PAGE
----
…asks court to stop govt interference in management of churches
The Christian Association of Nigeria, CAN, has asked the Federal High Court in Abuja to determine the legality of the recently gazetted Companies and Allied Matters Act 2020 (CAMA).
Recall that President Muhammadu Buhari had on August 7, 2020, signed the Companies and Allied Matters Bill, 2020.
The assent repealed and replaced the extant Companies and Allied Matters Act, 1990, that had hitherto existed for 30 years.
Consequently, CAN and other prominent bodies the Socio-Economic Rights and Accountability Project (SERAP) asked President Buhari to rescind his assent to the Companies and Allied Matters Act, 2020.
While SERAP requested Buhari to send the legislation back to the National Assembly to address its fundamental flaws, CAN rejected the new law on the basis that the Federal Government cannot interfere in the management of the churches, stressing that it was not comfortable with the specific provisions of sections 831; 839; 842; and 850 of CAMA (2020) amongst others.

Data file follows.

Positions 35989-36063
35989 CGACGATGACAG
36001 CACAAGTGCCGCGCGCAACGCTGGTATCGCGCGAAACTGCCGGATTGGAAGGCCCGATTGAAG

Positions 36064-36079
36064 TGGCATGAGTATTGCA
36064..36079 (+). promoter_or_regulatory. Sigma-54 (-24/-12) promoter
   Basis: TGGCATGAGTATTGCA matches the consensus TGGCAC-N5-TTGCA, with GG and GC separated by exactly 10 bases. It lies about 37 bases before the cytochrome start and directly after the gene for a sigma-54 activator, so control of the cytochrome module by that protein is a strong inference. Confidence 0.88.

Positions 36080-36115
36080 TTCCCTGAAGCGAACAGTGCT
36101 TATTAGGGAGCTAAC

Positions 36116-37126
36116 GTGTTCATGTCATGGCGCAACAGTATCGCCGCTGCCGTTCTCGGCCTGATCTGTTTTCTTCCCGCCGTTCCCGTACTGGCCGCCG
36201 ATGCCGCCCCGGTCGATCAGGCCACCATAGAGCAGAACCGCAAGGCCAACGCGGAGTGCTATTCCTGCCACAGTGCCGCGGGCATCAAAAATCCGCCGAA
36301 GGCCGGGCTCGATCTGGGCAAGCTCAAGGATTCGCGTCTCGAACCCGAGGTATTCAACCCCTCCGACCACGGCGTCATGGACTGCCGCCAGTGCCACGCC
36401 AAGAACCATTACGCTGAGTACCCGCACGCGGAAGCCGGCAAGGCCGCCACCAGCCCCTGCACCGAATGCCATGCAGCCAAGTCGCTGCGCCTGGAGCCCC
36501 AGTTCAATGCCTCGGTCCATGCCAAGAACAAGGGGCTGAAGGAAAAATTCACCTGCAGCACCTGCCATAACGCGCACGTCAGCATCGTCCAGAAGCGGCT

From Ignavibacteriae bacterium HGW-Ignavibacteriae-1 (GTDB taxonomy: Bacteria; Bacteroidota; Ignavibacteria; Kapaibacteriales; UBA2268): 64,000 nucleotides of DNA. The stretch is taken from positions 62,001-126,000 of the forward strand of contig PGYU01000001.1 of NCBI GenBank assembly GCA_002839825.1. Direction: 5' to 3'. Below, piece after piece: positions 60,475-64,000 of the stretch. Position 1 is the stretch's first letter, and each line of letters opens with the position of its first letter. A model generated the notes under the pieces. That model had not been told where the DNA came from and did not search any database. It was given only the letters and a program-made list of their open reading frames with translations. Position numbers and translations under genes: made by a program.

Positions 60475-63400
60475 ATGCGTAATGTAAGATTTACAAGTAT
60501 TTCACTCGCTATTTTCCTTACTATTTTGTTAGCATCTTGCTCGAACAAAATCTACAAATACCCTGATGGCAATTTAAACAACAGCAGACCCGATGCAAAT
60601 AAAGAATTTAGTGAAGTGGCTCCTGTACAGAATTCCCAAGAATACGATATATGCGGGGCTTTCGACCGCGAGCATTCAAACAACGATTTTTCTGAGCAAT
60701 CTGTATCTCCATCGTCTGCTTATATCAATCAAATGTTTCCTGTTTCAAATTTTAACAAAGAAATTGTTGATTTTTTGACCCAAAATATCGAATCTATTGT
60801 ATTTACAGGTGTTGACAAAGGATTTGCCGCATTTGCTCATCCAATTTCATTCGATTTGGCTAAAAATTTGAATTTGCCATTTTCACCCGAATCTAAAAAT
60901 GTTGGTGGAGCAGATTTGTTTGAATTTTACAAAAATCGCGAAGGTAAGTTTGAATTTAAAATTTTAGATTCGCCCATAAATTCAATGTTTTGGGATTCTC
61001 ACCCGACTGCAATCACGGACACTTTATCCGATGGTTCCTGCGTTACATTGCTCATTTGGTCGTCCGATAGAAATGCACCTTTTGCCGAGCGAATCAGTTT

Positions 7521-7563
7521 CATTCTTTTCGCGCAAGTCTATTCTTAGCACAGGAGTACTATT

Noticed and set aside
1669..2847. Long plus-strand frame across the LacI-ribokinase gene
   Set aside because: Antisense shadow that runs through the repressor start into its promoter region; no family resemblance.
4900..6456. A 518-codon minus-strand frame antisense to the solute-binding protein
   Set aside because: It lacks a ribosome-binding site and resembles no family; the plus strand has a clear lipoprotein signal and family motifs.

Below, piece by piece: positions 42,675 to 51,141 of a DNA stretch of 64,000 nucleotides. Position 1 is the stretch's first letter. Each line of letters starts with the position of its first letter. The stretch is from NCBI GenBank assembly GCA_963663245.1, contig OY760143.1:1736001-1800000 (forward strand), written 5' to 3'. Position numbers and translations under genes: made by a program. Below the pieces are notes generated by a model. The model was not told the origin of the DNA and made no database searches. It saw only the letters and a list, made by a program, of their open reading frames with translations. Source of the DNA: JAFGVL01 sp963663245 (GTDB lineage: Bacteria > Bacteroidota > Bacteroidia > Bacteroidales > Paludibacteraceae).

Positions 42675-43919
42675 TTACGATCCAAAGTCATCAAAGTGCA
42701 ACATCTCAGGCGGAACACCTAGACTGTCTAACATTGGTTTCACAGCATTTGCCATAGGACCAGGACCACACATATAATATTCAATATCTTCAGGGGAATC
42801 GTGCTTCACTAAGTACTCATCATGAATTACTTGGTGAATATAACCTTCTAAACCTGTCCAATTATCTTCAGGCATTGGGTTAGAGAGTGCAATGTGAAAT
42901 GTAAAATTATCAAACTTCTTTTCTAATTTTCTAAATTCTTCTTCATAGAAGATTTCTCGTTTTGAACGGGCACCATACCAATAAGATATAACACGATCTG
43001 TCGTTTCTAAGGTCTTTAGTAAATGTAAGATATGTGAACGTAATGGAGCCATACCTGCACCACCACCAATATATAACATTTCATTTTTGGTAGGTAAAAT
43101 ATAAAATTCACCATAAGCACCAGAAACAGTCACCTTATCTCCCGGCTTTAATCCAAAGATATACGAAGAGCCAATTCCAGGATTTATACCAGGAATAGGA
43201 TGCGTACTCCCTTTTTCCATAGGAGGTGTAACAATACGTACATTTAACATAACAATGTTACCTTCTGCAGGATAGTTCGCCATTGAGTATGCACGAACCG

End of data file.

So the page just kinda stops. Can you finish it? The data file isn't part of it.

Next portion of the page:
So, the apex Christian body filed a fresh suit challenging the enactment of the new law and seeking various orders of injunction to restrain the Federal Government from taking any further steps in its implementation.
The suit, marked with number FHC/ABJ/CS/244/
2021, was instituted on behalf of the Incorporated Trustees of Christian Association of Nigeria by a team of lawyers led by Joe-Kyari Gadzama, SAN.
Listed as defendants in the suit were the Corporate Affairs Commission and the Minister of Industry, Trade and Investment.
A statement signed by CAN’s General Secretary, Joseph Daramola, after the case was mentioned in the Federal High Court in Abuja on Monday, explained the rationale behind the decision to take the matter to court.
“The Association resolved to go to court after all attempts to convince the Federal government why it should not intervene or interfere with the management of the Church in the country through any of its agencies failed,” Daramola said.
CAN’s legal team, led by Joe-Kyari Gadzama, SAN, included Professor J. Amupitan, SAN, Wale Adesokan, SAN, Isaac Okpanachi, Esq., Godswill Iyoke, Esq., Dr Cyril Obika, Esq., Geraldine Mbah, Esq., Francis Oronsaye, Esq.
Others were Oluniyi Adediji, Esq., Charles Ndukwe, Esq., Emmanuel Ekong, Esq., and Darlington Onyekwere, Esq., Madu Joe-Kyari Gadzama, Esq,. Lama Joe-Kyari Gadzama, Rev Fr. Joseph Ilorah, Esq., Jerry Ombugadu Musa, Esq., Amazing Ikpala, Esq., and a host of other legal luminaries.
Meanwhile, CAN leaders present in the Abuja court when the case was mentioned included: the General Secretary, Joseph Bade Daramola, Esq., the Director, Legal and Public Affairs, Comfort Otera Chigbue, Esq., Elder Kunle Fagbemi, Senator Philip Gyunka, Elder Tunde Adegbesan, Rev Dr Testimony Onifade, and Senator Jonathan Zwingina.
Several Pastors under the aegis of CAN have insisted that the Law would not work.